Most parents work and a vegetable garden, out of site/mind, is easily ‘let go’.

    For parents who are interested in vegetable gardening, not just making a statement for their kids, (which of course kids pick up on) I do the full blown potager, mixing herbs/flowers with crops.

    Great article, the depth is amazing and appreciated.

    Garden & Be Well, XO Tara

  2. I take the same tack as Tara on veg garden placement because ‘out of sight’ = out of mind = out of control and a fast downward spiral.

    Front and center (or deck and center) makes it a lot easier to keep up with.


  3. 1. I love my project orange thumb shirt.

    2. That is pretty cool, what Whole Foods is doing, and it sounds promising. Thank you for sharing!

    3. I need to “tweet” at my local community gardener and finally sign myself up to volunteer.

    4. Someday, I want to start doing even more with community gardens. I’ve noticed, while riding my bike around the surrounding neighborhoods, that there are lots of circular cul-de-sacs with center beds filled with weeds or marginally healthy plants. Those would make GREAT places for community vegetable gardens! Full sun! Soil! Common area! Right in front of the houses!

  4. Great article, but not exactly what I expected. I thought this was going to be about how corporations could change their boring corporate landscaping in to something that can sustain local wildlife and/or provide food for humans.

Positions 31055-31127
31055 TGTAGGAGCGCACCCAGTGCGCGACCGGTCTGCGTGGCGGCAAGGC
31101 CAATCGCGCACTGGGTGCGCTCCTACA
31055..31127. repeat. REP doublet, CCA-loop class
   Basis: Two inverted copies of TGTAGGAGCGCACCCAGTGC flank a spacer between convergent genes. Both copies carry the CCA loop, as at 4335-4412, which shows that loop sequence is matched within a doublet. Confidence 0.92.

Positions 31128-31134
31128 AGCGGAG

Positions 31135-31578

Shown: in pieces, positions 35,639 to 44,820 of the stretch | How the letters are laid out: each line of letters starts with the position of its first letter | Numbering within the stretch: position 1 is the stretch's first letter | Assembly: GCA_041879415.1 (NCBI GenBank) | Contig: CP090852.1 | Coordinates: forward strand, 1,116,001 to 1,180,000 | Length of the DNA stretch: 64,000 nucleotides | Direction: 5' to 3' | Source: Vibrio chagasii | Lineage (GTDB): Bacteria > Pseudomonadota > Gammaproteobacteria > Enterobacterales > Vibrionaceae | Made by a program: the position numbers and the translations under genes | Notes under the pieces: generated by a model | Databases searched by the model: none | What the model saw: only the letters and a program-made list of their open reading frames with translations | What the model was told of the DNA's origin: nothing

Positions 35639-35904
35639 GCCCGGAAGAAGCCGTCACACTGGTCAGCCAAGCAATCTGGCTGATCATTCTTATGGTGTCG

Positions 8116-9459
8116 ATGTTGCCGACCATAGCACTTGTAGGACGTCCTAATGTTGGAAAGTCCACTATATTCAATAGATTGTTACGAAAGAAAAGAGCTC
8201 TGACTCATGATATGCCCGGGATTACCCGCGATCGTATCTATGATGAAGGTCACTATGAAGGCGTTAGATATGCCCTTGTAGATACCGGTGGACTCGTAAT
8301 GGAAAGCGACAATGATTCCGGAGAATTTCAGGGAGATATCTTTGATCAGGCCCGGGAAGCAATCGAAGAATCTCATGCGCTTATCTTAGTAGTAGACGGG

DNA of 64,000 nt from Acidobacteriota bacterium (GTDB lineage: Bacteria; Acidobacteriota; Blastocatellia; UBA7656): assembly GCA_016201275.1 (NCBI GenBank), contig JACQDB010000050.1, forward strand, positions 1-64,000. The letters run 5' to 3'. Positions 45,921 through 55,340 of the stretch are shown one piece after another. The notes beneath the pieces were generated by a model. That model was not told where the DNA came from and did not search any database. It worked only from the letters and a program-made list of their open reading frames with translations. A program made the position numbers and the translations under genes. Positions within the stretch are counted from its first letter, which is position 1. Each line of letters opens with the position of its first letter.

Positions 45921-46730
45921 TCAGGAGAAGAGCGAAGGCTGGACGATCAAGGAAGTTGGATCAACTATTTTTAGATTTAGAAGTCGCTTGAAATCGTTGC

I am in suburban Baltimore, and there seems to be tons of opportunity for companies to green their landscaping. But getting facilities managers (and landscape maintenance companies) on board seems like an uphill battle.

    My company has made some small steps with using some native plants, but I am hoping we will do more, including planting a vegetable garden; the proceeds of which would be donated to a local food bank.

  5. Thanks Susan!

    The mention of Fiskars’ program reminds me to ask the community here: Can anyone find replacement parts for Fiskars tools? I have a hard time recommending or buying them (anymore; I do have an old pair of shears) because I haven’t been able to find replacement blades, locks, etc…like I can for other brands like Bahco, Felco and Stihl.

    Just because I can’t find an easy way to get replacement parts doesn’t mean they aren’t out there. But, if these tools are built to hit the trash when a blade gets nicked or a lock breaks, then how green are they? Here’s hoping someone has the supply answer!

  6. Scotts is also squirming in their efforts to win back the independent garden centers. They, along with other manufacturers, whored themselves to the box store invasion. Very shortly afterwards the boxes cherry picked the top drive items, Turf Builder, Round Up etc, and dropped a lot other products.

    Now Scotts is telling the independents what a wonderful job they can do for us!

  7. Your piece was very informative and it is nice to read about the efforts of these large corporations. It is too bad that they are not putting more dollars and time towards these very worthwhile projects but as they say, every little bit helps. I have been trying to figure out ways to get communities excited and involved in gardens for the long term and the best resources I have found are master gardeners who are required to donate much of their time to these types of projects. We are heading in the right direction and hopefully more companies will take a hint from the small stimulus provided by WF, Fiskars, and Scotts.